To those international readers, especially in the US, I apologise in advance. In fact you might want to skip this intro in the interests of international relations. For those who do feel so inclined, we're talking about the whole sorry saga of our recent national obsession: To stay, or not to stay…
I am of course writing this column in the run up to an EU Referendum on 23 June, the result that will have already been announced by the time you actually get to read this. Both sides of the debate gave it their all, but really only succeeded in resembling characters in a poorly played out pantomime, complete with ludicrous twitchy eyebrowed villains and plenty of 'oh-yes-it-is' and 'oh-no-it-isn't' style debating about numbers that no one really understands. At the time of writing, the vote was too close to call.
Still, what would the EU look like without the UK from a whisky production perspective? Quite healthy, as it happens. In fact, a cursory perusal of any specialist retailer reveals just how far central Europe has come when it comes to world class whisky making.
About 18 months ago I took a trip up to the chilly forests of northern Sweden to visit the futuristic looking Mackmyra Distillery and was amazed with what I found: a top flight distillery, well ahead of the curve in terms of innovation, passion and sheer bravado in the flavour department. I left with a head full of ideas and a suitcase full of its terrific expressions including Midvinter, a whisky matured in Bordeaux wine, sherry and mulled wine casks, which bought an unsurprisingly ace spicy note to the spirit.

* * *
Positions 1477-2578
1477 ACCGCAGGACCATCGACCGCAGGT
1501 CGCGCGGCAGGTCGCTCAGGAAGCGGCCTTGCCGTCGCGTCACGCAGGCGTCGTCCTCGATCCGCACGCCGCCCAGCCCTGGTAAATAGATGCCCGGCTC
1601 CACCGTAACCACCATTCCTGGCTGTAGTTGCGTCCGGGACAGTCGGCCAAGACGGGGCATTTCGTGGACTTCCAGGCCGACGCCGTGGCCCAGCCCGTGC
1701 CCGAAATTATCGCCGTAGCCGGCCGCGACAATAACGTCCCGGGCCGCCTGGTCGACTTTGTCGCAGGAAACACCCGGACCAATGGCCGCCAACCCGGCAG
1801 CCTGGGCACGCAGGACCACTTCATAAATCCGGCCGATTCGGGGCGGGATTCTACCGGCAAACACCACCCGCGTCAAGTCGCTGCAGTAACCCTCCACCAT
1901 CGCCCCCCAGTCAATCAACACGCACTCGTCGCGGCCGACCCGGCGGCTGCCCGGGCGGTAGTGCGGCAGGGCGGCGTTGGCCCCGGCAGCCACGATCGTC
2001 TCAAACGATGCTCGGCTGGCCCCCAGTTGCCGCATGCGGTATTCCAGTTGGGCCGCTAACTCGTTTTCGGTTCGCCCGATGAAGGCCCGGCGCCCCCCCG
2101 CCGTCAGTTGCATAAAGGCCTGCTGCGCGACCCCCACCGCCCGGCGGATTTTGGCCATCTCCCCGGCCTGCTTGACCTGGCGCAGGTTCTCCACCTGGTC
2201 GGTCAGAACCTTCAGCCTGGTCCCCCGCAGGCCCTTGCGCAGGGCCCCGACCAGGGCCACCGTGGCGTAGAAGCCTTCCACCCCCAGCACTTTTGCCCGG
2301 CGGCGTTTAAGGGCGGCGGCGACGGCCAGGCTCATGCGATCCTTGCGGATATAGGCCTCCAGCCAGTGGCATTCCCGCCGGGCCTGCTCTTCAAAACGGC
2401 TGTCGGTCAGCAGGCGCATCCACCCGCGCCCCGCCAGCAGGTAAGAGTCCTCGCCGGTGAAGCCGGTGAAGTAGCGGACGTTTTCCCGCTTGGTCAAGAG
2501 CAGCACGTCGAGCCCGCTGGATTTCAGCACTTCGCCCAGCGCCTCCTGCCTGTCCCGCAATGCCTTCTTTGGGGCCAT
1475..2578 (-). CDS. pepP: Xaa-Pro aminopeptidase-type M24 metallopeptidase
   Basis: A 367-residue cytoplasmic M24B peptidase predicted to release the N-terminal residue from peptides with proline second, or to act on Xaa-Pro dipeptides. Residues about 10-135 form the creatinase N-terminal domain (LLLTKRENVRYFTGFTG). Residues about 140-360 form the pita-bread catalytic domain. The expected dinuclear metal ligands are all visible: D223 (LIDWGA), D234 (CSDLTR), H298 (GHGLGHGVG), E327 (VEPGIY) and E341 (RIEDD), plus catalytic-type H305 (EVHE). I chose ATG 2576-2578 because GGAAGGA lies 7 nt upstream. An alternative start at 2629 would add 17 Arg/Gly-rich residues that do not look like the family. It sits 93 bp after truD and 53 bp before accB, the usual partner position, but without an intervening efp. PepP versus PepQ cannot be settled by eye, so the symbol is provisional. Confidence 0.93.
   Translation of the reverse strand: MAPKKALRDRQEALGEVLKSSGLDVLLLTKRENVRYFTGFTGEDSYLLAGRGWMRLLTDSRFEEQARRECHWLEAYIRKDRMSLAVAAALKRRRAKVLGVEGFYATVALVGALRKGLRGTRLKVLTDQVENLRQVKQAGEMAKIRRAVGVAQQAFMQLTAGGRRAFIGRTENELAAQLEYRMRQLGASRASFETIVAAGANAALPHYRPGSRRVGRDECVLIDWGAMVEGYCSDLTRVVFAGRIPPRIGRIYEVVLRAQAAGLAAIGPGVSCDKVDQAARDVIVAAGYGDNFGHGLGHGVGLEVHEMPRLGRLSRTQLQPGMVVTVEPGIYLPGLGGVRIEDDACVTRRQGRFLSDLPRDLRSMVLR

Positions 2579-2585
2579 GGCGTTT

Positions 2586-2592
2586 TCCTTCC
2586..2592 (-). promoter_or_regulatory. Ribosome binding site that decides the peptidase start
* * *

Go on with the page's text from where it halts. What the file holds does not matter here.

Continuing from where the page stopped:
A few hours drive later, I was pottering round a huge lake, which provides a perfect anti-stress vista for the Box Distillery, another progressive Swedish whisky maker. The optimism about European whiskies on display here, coupled with the detailed approach to distillation and maturation was enlightening.
In neighbouring Denmark, the progress at the Stauning Distillery continues, since receiving a £10 million investment from Diageo's Distilled Ventures funding programme. By the summer, the distillery should begin its expansion which will see it dramatically increase in capacity, by around 50 times.
In Germany, the reception of its now reasonably established whisky distilleries including Blaue Maus, Slyrs and Hammerschmiede continues to grow domestically, with Slyrs in particular beginning to turn heads on an international scale with its recent win at the World Whiskies Awards.
The same story applies in France and now in Italy, with the stylish Puni Distillery showing all the hallmarks of future greatness in its freshly made spirit.
So where does all this point? There's no doubt that Scotch will be Scotch, despite any future plans to potentially break away from the UK. Welsh whisky has yet to become a 'terroir' all of its own despite the domestic success of the sole distillery, Penderyn. In Northern Ireland, Echlinville have revived the Dunville's brand and we have seen recent movement from the historic Bushmills, whose ownership changed hands from Diageo to Tequila giants, Jose Cuervo.
That leaves good old England. Much has been written about the malts from St George's in Norfolk, Adnams, The Lakes Distillery and recent whisky-making experiments from urban operations. The London Distillery Company and East London Liquor Company demonstrate that the will to make an English whisky is still alive.
Break ups are hard to swallow at the start and if you're reading this and the BREXIT campaign has triumphed, time is probably a great healer. But for new UK distilleries, trying to compete on the big stage, facing the might of the EU without the UK as a member, I fear that it will take more than time to cement any future success.
As a movement, European whisky (excluding the existing might of Scotch) feels like it could be on the cusp of a genuine commercial breakthrough and you're either on the train to successville, or left blinking at the station, wondering what might have been.